By Michael E. Miller
By Allie Conti
By David Villano
By Jose D. Duran
By Michael E. Miller
By Allie Conti
By Kyle Swenson
By Luther Campbell
Arrested, by his own count, some fifteen times on open container charges, the part-time handyman brags that local judges have grown so sick of him they no longer want to see him in court. "Well, look who's gone Hollywood," he says as Streiff pulls up in the taxi that brings her to work from her home further up the beach. "Oh here, ma'am, let me take your bag. The photographers need a good angle."
Once inside, Bud fetches his latest court summons and, inevitably, hits up Streiff for money. "I don't have it," she shouts, turning away from his quivering paws. "I don't want to do this any more! No more! Who do you think I am, you and your friends?" Bud whispers another plea. Streiff continues ranting. And in the end, she reaches into her nylon pouch. "I should rip these bills up," she cries, as Bud flees.
"Give 'em to me before you do that!" he shoots back.
Watching the scene for perhaps the thousandth time, Rose Windlow silently scolds Bud for exploiting the misplaced maternalism of a childless widow. Windlow, Streiff's chief courtier, is a retired hotel clerk from Uruguay who buzzes around Modern Fruit tidying, fetching lunch, and regaling customers about the wisdom of their selections. A born salvager of lost hope, she wears the beatific mask of a woman forever cooing over a baby. Even a dirty doll - cast aside by Streiff after a quick spit-polish revealed it to be a worthless "made in China" model - elicits Rose's affections.
"Que liiiindo," she cries, swadling the toy in green fabric and topping it with a ribbon of black lace. "Look at my beautiful baby girl." She titters on in sing-song Spanish, speaking of her five children and her past, the endless moves from South America to Mexico to Europe. Saddled with the aristocratic nose, strong jaw, and fine white hair of the late Sir Laurence Olivier, Rose has done her best to jazz up the look, accenting her florid wardrobe with a pink, rhinestone-studded headband and eyeshadow the eerie hue of mother-of-pearl. As she prattles, tiny flakes of glitter wink from between her crow's-feet.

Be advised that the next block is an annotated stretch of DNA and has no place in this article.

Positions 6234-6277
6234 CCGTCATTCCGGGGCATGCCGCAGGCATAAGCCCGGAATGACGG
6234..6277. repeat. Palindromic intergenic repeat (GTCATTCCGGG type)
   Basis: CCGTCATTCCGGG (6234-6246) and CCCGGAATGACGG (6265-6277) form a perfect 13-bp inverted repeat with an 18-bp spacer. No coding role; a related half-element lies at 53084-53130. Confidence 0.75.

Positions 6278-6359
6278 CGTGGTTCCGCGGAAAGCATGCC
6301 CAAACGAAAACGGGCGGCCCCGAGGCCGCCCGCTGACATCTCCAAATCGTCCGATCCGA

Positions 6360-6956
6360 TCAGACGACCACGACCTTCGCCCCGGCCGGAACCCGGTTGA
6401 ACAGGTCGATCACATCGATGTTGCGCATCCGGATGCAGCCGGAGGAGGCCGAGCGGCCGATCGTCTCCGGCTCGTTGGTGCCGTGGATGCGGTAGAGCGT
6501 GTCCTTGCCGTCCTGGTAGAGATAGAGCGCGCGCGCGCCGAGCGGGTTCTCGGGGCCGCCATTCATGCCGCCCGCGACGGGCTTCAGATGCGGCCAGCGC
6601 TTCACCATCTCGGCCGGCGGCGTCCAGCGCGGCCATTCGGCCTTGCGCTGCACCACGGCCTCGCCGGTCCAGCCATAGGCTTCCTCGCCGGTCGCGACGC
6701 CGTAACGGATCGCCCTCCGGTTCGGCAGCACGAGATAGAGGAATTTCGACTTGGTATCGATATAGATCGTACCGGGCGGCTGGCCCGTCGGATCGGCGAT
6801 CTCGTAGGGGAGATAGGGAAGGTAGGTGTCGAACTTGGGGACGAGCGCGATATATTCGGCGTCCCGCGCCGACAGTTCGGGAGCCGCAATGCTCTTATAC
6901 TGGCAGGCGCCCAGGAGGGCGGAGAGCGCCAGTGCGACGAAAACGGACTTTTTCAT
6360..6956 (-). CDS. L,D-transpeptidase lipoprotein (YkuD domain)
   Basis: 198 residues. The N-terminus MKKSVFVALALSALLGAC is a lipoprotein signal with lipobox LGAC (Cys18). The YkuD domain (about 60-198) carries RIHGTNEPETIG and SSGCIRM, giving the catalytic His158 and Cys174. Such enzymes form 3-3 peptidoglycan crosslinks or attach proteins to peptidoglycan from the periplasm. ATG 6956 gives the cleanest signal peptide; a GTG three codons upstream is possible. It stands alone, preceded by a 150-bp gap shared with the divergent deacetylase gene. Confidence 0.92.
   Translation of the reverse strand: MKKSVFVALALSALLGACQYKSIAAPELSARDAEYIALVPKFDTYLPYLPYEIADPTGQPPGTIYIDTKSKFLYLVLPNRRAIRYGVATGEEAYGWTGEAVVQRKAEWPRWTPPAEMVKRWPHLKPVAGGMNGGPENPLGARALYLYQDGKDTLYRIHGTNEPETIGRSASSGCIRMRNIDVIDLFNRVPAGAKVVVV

Rose, who settled in South Beach back in the Seventies, still heads down to the seaside in the morning for exercise classes. About noon she comes into Modern Fruit. While she frets over the parasites who leach off her employer, she is not long on grudges. By afternoon she and Bud are happily glued to a black-and-white TV set, having left Streiff to scream into her phone: "I'm not in any trouble, ma'am, I'm a bonded shipper! Yes, yes. The orders went out yesterday...."
Outside the palm trees are dancing the twist, the weather doing its best imitation of a lover's spat. "I read in the newspaper that she wants to have that operation to be a man," says Rose, nodding at Oprah's righteous flab.
"Yeah, Oprah was looking pretty fine there for a while," Bud observes. "Before she bloated up again."
A rare peace presides, interrupted by a crash from in back. "A goddamn toaster just fell on my hand!" Streiff wails, chasing two Latin women out of the closet used as an impromptu changing room. "That's it! That's it! Stacking! No more throwing in my store! From now on, we stack!"
Evelyn Streiff will buy anything, though never without a fight, a monumental railing against the incursions of her mutant vendors, whom she berates for cluttering her shop and her dignity and often ignores for minutes on end, hoping they will go away (which they never do) rather than stand before her desk like guilt-provoking statues. The Iranian woman who paints on velvet blouses. The screeching grandmother bound for Vegas in fat-hugging lame. The ex-matador with the rictus grin of a village idiot. The only rule that governs Streiff's purse strings is a widely known soft spot for "bric-a-brac," which, as far as anyone can tell, includes everything on earth with the exception of new or valuable items, shunned on the theory that they are probably stolen and she doesn't need the hassle, if you know what she means.
For regular suppliers, such as Thomas Brown, her abuse has become the expected toll en route to a sale. "Back here already?" Streiff raves as Brown scurries through her door. "What, I haven't seen you enough today? That's twice. C'mon now sir, I don't need anything more. Please get out." Like most suppliers, Brown, a wiry old black man with a yin-yang smile of perfectly opposed gum and teeth, scours Miami Beach's Dumpsters and abandoned buildings for his merchandise. Today's bounty includes a hair dryer, which he gleefully demonstrates has not one, but two speeds, a tube of aloe vera moisturizer, a Hustler magazine, and several of the world's ugliest earrings (none matching). "Three-fifty for everything," he says, waiting with Jobian patience as Streiff's protests dwindle and she digs into her money pouch.
A half-hour later, Charlie Srour comes scuttling in. "Something elegant for the lady," he says, drawing a macrame purse out of his cart. "Maybe a lovely doll." Perhaps because of persistence, or his smarmy pitches, or his startling homeliness, Srour never fails to incite Streiff. "Look, I don't want any of this. Get it out of here! No! I'm not buying today!" Srour pays her no mind, continuing to unload his pieces, as if the placement of goods on Streiff's property alone constitutes closure of a sale. Which, invariably, it does.